Classic Science Fiction About Extremely Long Naps

Sleep! How precious, how precarious! Perhaps we have apnea. Perhaps we own a cat who believes motionless humans are food. Perhaps we are simply aware that up to forty thousand redback spiders can fit into the volume of the average pillow. But sleep can be overdone. Imagine waking to discover that decades or centuries have passed…

This is a convenient way for an author to arrange for a protagonist not unlike the reader to tour an alien setting. Unsurprisingly, a lot of authors have taken advantage of the plot possibilities of the long sleep.

Consider these five classic science fiction examples.

 

Looking Backward: 2000-1887 by Edward Bellamy (1888)

Julian West falls asleep in Gilded Age America. He does not wake until the year 2000. By this time, the United States has been comprehensively transformed almost beyond imagination. On his own, poor Julian would have been completely at sea in this

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Classic SF Featuring Planets With Very Long or Very Short Days

Earth is blessed with a day neither of extraordinary length nor of extreme brevity. Currently it is about twenty-four hours long. A quick glance at planets like Mercury and Venus shows us that worlds can have days much longer than Earth’s; bodies like Haumea suggest that days could be much shorter.

SF authors have notice this and written books about planets/planetesimals with different day lengths. Consider these five vintage works.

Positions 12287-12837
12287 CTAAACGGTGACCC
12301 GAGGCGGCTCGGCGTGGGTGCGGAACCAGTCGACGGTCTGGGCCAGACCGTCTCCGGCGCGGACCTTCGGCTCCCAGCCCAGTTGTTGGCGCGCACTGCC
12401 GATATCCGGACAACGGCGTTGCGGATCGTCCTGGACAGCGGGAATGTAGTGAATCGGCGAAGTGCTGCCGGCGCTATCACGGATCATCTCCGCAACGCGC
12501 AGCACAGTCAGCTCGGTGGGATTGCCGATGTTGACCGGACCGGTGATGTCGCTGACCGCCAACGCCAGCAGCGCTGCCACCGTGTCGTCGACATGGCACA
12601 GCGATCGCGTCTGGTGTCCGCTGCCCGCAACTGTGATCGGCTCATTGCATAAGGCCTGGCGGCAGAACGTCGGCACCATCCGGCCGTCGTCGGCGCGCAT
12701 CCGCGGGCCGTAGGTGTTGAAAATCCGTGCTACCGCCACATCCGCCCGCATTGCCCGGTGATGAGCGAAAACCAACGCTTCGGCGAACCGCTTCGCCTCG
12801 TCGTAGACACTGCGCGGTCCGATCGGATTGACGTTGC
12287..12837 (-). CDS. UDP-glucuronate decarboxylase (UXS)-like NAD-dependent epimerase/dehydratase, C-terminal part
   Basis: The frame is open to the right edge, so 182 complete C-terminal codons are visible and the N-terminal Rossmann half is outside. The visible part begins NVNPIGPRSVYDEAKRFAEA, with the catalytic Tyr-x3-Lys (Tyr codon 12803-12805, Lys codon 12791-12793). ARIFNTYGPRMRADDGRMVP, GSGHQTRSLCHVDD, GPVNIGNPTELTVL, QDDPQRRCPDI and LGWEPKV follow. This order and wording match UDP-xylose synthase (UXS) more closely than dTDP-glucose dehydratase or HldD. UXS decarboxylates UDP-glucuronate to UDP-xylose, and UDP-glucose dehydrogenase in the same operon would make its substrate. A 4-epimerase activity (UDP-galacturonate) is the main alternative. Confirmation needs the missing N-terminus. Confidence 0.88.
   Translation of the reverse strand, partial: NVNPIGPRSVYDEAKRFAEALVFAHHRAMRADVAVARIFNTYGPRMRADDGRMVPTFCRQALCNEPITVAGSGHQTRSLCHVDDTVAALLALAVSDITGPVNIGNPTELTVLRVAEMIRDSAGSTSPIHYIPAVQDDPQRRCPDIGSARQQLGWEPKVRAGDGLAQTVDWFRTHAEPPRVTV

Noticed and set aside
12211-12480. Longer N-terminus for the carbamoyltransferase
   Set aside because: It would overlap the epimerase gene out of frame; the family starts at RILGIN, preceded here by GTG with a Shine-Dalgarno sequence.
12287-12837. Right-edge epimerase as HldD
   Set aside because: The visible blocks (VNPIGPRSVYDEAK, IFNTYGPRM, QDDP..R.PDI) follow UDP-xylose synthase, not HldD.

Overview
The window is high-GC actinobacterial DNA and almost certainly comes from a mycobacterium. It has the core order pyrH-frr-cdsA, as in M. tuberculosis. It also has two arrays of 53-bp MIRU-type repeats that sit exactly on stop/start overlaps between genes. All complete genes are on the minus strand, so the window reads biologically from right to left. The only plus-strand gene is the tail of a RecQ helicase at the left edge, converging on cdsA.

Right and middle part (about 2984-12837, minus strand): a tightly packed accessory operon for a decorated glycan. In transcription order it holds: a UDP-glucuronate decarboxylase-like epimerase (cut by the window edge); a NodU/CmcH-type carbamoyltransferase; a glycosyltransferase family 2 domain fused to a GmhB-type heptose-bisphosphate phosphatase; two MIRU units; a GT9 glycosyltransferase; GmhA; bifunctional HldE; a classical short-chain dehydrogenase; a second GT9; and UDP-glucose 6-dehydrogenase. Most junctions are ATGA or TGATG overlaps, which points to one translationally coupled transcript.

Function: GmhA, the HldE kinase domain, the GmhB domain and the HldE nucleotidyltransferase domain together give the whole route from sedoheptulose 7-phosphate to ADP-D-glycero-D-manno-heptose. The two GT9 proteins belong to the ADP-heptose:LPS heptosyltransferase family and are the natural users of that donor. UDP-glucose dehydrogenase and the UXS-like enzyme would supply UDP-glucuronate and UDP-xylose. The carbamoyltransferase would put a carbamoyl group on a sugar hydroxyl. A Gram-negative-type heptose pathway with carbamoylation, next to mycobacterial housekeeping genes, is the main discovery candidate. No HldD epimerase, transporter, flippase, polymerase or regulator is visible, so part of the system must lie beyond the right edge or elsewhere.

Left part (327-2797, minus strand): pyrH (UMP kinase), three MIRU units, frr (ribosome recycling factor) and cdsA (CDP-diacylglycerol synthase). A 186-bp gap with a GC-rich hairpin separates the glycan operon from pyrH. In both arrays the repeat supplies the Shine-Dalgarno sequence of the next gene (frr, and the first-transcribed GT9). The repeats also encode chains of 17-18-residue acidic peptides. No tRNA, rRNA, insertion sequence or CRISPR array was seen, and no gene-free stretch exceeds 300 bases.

Mission of Gravity by Hal Clement (1953)

61 Cygni’s world Mesklin is sixteen times more massive than Jupiter. A day less than twenty minutes long means that the gravity at the equator is a measly three gravities. Thus, human starfarer Charles Lackland is able to briefly set down near the equator, where he is subjected to extreme discomfort (rather than immediate death). Too bad for Lackland that the object of his quest, a lost probe, is near one of Mesklin’s

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Richard Rose tracing the long roots of white nationalism

In light of the painful politics of recent years, it is no longer possible to deny that white nationalism is a part of our national consciousness. The most recent evidence is the foundational document for Representative Marjorie Taylor Greene’s America First Caucus, which claims that America is “strengthened by a common respect for uniquely Anglo-Saxon political traditions.” Although Greene distanced herself from the document after its condemnation by members of both parties, it confirms that white nationalism has seriously infected our politics.

There can be no dialogue without respect for one’s opposition, no matter how wrong you feel they might be. If you listen to MSNBC, you might get the impression that white nationalists are either mentally ill or victims of demonic possession. Actually, white nationalism is a real ideology with an internally consistent logic of its own. Before any attempt to discuss its errors, we must understand what we

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Leonard Nimoy to be honored with ‘Live Long and Prosper’ monument

Actor Leonard Nimoy’s character, Mr. Spock, is a celebrated part of American pop culture, and soon a 20-foot, illuminated sculpture will memorialize Spock’s “Live long and prosper” hand gesture, and the subtle message behind it.

The 20-foot, illuminated, stainless steel monument shaped in the famous “Live Long and Prosper” hand gesture will be located in front of the Museum, at Science Park, welcoming visitors and Star Trek fans from around the world.
Graphic via Business Wire

The original Star Trek sci-fi television show only lasted for three seasons, but Mr. Spock, played by Nimoy, became legendary for his Vulcan dedication to logic and for the phrase, “Live long and prosper.” It was Nimoy himself who came up with the V-shaped hand gesture that accompanied the salutation, inspired by an ancient blessing preformed in his childhood synagogue.

Boston’s Museum of Science, in collaboration with Nimoy’s family and artist David

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